Hamtramck *is* a new plant, comparatively speaking. It’s of the same era as FCA’s Jefferson North plant anyhow. GM demolished the old Dodge Brothers auto plant, as well as an entire residential neighborhood, to build it. As for the notion of GM selling it to FCA (which has capacity problems), well, Chrysler sold it to GM back when they abandoned the old Dodge Brothers plant, so it wouldn’t be unheard of. FCA’s regretting closing and selling off so many plants back in 2009, it’s caused capacity problems for pretty much everything they build. They’ve had to delay introductions of several models because they lacked a place to build them, they had to discontinue the production of their almost new Chrysler 200 sedan not only because it was a poor seller but because they needed the plant in order to build Cherokees because they needed the plant that was building Cherokees in order to build the new model of the Jeep Wrangler, which in turn was introduced two years after it was supposed to be introduced because the Cherokee production had to be moved out of the plant first before it could be retooled. Hamtramck would be greatly appreciated by FCA, if GM could bear to part with it…
BTW, Mack North is basically going to be used for only part of the assembly process of the new Grand Cherokees. The majority of the vehicle is going to be built at the existing Jefferson North facility, and then only the three-row models will be carted north to Mack North to finish being assembled as three-row models. Mack North is too small to be an entire auto assembly plant. This is an act of desperation on FCA’s part, on par with AMC selling so many Ramblers in the early 1960’s that out of desperation they bought an old mattress plant on the Kenosha waterfront to build the bodies, which they then carted north to the main Kenosha assembly plant. That old mattress plant was never well suited for building cars, and neither is Mack North, but it’s what they could afford…
Don’t forget GM spend over $1Billion upgrading the plant in recent years, and were in the process of adding a new paint shop to the plant this summer when some idiot at the Ren-Cen pulled the plug.
I think the new FCA plant in Detroit will be a bit more than a trim-out facility. From what I can gather, a new paint shop is being built south of the plant, and that engine work done at Mack I will be moved to Trenton to allow for a new body shop.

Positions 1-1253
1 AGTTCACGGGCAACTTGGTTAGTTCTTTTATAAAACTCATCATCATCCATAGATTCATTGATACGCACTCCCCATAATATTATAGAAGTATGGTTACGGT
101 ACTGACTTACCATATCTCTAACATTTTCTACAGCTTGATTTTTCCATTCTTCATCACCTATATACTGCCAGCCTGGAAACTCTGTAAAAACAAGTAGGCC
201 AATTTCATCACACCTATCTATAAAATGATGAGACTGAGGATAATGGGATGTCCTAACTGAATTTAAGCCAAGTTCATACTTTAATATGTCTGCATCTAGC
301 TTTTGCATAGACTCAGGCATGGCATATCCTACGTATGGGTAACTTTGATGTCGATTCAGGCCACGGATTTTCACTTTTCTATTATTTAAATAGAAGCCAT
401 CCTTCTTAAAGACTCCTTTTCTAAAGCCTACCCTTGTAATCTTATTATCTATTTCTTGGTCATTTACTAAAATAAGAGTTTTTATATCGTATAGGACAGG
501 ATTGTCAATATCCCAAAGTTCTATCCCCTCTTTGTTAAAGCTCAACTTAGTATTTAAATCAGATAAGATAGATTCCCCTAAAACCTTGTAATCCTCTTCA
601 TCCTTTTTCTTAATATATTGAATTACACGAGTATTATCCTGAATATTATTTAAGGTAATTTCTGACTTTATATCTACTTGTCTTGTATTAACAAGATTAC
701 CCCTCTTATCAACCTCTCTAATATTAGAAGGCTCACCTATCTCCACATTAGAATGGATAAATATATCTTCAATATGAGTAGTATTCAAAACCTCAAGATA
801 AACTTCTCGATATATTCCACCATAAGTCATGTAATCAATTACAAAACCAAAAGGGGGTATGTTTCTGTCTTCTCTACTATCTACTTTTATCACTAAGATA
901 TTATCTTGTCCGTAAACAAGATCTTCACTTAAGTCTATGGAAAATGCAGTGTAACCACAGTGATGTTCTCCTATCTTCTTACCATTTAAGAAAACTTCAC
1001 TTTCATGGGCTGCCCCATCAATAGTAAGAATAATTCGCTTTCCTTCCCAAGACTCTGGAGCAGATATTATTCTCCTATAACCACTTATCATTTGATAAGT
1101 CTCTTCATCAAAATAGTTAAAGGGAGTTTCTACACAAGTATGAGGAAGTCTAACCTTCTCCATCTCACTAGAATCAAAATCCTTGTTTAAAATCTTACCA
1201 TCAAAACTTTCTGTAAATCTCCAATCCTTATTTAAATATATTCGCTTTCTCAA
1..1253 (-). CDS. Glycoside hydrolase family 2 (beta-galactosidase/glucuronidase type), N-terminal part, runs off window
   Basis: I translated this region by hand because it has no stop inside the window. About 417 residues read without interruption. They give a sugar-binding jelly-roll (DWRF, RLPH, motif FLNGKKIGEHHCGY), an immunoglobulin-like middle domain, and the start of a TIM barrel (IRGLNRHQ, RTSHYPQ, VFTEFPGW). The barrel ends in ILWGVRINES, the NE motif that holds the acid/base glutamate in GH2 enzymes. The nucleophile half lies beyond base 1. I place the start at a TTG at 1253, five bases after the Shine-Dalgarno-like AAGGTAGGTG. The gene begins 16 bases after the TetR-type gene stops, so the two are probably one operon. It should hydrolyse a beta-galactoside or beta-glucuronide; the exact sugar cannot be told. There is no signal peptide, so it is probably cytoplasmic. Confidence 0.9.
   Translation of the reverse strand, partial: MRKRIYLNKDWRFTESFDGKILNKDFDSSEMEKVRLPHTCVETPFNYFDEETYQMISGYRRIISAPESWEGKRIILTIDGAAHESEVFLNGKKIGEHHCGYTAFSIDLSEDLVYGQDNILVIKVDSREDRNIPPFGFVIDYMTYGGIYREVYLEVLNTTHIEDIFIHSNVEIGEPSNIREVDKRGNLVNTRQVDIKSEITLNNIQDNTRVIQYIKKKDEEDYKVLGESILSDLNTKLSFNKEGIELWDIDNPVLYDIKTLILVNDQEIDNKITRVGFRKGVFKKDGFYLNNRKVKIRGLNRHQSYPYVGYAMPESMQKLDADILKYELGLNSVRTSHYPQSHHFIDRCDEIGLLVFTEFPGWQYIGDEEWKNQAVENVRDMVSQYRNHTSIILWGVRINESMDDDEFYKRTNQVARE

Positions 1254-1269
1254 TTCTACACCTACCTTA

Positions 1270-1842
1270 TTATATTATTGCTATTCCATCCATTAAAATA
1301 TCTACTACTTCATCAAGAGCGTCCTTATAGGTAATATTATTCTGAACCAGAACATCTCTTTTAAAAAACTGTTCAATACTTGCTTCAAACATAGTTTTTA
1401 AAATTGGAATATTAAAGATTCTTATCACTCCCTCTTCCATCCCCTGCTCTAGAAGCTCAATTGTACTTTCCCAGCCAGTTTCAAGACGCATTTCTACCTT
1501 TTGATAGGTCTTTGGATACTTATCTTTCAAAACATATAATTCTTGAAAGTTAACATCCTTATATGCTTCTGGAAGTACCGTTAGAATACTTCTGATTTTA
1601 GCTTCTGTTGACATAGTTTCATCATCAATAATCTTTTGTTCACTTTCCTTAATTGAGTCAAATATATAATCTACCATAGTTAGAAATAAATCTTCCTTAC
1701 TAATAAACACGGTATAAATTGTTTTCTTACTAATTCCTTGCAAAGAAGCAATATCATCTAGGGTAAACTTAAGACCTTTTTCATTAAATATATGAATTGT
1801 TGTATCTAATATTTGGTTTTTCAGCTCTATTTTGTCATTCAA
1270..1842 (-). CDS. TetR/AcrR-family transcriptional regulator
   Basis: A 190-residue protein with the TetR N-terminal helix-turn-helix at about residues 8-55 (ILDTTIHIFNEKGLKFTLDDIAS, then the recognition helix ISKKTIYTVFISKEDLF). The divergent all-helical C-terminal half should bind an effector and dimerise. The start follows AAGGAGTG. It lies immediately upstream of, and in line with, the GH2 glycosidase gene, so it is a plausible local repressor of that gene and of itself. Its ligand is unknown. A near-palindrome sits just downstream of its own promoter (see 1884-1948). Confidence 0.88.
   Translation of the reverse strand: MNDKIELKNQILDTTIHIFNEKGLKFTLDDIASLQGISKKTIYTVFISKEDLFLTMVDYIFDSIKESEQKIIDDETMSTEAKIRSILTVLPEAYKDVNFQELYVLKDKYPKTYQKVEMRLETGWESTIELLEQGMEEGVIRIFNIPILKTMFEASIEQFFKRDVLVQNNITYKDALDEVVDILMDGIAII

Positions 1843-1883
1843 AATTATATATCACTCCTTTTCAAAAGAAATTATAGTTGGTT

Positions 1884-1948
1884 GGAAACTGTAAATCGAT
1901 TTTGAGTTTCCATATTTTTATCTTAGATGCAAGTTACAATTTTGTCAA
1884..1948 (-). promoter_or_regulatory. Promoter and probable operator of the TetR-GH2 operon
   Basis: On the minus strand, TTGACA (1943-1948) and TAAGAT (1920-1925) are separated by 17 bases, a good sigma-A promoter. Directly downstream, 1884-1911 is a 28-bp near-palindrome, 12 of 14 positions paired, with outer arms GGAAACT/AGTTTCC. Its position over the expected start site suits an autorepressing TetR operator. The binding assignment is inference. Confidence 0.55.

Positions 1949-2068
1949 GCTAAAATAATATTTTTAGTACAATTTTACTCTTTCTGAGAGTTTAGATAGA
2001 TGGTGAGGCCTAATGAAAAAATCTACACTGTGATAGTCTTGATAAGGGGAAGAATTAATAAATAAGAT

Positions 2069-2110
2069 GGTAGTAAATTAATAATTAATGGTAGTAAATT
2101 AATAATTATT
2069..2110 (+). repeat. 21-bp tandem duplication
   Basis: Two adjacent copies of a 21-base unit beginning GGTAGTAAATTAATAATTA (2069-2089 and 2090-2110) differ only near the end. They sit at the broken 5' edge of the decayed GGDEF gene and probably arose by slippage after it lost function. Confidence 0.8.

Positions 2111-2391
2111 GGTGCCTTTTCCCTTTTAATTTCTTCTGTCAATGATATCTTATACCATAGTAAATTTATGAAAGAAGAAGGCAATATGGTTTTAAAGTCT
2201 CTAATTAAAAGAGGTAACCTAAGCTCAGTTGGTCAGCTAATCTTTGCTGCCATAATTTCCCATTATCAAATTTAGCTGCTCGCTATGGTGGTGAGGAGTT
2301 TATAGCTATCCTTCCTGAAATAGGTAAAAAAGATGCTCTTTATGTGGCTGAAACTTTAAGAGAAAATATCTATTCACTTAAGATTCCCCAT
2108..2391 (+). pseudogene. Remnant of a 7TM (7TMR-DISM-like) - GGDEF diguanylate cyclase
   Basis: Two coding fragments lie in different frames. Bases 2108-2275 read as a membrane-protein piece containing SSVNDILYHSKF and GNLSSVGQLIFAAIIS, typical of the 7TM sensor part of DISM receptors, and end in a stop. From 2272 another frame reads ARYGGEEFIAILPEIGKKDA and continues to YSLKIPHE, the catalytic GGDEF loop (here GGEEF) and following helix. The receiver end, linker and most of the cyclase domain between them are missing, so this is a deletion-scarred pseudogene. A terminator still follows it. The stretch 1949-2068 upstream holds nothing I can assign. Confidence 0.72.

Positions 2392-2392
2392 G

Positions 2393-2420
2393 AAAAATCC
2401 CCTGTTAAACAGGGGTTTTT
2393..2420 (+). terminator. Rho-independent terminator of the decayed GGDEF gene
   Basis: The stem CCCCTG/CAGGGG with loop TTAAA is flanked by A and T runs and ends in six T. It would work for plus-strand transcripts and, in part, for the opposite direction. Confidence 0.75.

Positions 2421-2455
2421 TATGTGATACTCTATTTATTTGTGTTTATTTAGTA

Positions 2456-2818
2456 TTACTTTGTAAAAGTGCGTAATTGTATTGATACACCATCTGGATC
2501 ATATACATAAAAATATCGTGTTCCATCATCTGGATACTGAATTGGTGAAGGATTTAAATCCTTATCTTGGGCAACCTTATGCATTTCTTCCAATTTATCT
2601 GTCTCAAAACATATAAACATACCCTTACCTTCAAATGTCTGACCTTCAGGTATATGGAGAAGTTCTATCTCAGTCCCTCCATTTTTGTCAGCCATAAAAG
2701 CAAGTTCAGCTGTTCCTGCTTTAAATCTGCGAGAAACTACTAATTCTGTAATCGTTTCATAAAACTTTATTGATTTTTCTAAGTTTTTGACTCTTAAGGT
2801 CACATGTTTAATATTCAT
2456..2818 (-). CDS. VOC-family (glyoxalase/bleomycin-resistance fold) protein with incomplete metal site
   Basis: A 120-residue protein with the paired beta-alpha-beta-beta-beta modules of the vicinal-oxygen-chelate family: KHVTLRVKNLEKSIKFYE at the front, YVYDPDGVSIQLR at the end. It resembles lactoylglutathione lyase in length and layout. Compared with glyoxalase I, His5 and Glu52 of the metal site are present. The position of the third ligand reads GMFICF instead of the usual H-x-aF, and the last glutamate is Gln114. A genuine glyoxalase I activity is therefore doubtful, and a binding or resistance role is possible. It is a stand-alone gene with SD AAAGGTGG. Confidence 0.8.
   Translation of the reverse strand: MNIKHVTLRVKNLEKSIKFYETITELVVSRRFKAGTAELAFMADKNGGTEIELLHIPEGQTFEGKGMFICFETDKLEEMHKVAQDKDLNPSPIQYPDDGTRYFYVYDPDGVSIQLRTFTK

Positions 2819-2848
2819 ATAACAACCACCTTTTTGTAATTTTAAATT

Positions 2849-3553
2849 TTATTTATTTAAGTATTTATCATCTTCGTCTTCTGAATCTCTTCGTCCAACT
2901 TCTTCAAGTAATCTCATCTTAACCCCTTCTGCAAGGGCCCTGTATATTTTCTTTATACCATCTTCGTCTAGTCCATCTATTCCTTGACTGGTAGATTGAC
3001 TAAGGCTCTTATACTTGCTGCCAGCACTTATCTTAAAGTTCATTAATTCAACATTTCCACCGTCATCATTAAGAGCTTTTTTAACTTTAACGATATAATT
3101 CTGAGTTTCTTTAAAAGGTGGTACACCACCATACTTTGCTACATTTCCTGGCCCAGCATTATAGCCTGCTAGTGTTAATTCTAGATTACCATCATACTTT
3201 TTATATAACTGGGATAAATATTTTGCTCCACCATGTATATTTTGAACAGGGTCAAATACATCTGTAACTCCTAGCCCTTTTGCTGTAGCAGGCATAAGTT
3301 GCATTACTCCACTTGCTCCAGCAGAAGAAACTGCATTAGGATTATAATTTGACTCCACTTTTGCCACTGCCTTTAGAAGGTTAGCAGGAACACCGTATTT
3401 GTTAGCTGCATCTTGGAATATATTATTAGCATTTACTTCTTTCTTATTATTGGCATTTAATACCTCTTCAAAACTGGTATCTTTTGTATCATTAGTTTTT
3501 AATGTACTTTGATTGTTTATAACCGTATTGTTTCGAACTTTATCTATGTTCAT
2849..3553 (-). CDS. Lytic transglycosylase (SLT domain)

Nevertheless, he Det-Ham situation is a real tragedy. The city of Detroit was showing some upward trajectory with the new FCA plant, and along comes Machete Mary with her wrecking ball to derail things.
Hmm, if FCA move the Pentastar line to Trenton North, where they could probably cram it in, I guess they have the floor space and capacity to do what you say at FCA Mack, especially since Saltillo is actually coming close to being as productive as the American plants. Of course at Trenton they’ll have to fix the roof first, and clean out the six inches of rat droppings in the part of the plant that has been mothballed for the past ten years, and get the HVAC working again. That’s an *old* building, not like Trenton South, which is fairly recent, and North went through a lot of Chrysler’s lean times where maintenance wasn’t a priority. There’s a reason you don’t see interior photos of that plant on Chrysler’s web site, unlike Trenton South!
As you mention, shutting down Hamtramck makes no sense. That’s one of GM’s most productive and flexible and modern plants. It was designed from the beginning to be flexible, unlike other plants whose floor plan and layout aren’t conducive to changes in production techniques or methodology. Most auto plants have some quirks that render them less than ideal for making cars, due to location, age, or just poor planning. Hamtramck really doesn’t. You take a dozen architects specializing in industrial design and ask them to design the ideal auto plant, whatever they come up with looks a whole lot like Hamtramck.